National development banks (NDBs) have transformed from outdated relics of national industrial policy to central pillars of the European Union's economic project. This trend, which accelerated after the Financial Crisis of 2007, has led to a proliferation of NDBs with an expanded size and scope. However, it is surprising that the EU — which has championed market-oriented governance and strict competition policy — has actually advocated for an expansion of NDBs. This book therefore asks, Why has the EU supported an increased role for NDBs, and how can we understand the dynamics between NDBs and European incentives and constraints?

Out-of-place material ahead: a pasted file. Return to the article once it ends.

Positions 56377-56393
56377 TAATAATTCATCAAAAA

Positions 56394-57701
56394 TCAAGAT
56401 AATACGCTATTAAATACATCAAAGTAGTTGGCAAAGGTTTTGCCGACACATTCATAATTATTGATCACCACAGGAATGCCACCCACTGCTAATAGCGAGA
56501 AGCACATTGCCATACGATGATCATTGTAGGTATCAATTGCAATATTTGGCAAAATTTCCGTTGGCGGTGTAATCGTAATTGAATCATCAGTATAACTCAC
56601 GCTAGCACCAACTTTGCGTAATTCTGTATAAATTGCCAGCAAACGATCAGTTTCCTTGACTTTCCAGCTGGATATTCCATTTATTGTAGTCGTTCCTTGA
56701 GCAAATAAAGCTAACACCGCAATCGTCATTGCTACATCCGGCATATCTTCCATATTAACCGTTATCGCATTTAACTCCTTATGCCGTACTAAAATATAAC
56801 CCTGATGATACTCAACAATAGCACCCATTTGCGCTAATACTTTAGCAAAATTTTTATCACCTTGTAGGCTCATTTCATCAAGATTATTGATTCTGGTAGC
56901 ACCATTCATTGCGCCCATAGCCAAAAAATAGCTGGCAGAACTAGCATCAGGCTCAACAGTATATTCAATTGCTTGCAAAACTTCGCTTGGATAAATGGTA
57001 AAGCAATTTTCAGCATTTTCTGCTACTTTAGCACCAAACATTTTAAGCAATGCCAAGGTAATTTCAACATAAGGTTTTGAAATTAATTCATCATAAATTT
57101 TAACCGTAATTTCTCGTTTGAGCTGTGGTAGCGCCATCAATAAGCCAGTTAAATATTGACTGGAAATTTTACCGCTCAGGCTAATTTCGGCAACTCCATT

To answer these questions, the contributing authors analyze the formation and evolution of a field of development banking within the EU, identifying a new field around an innovative conceptualization of state-backed financing for the purposes of policy implementation. Yet rather than focusing solely on national development banks, the authors instead broaden the focus to the entire ecosystem of the field of development banking, which includes political institutions (both in Brussels and in the member states), financing vehicles (such as the Juncker Plan), regulatory bodies (Directorate-General for Competition, Directorate-General for Economic and Financial Affairs), and commercial actors. Seven in-depth case studies on European NDBs, along with three chapters on European-level actors, detail this field of development banking, and answer the questions of when, where, and how development banking occurs within the EU.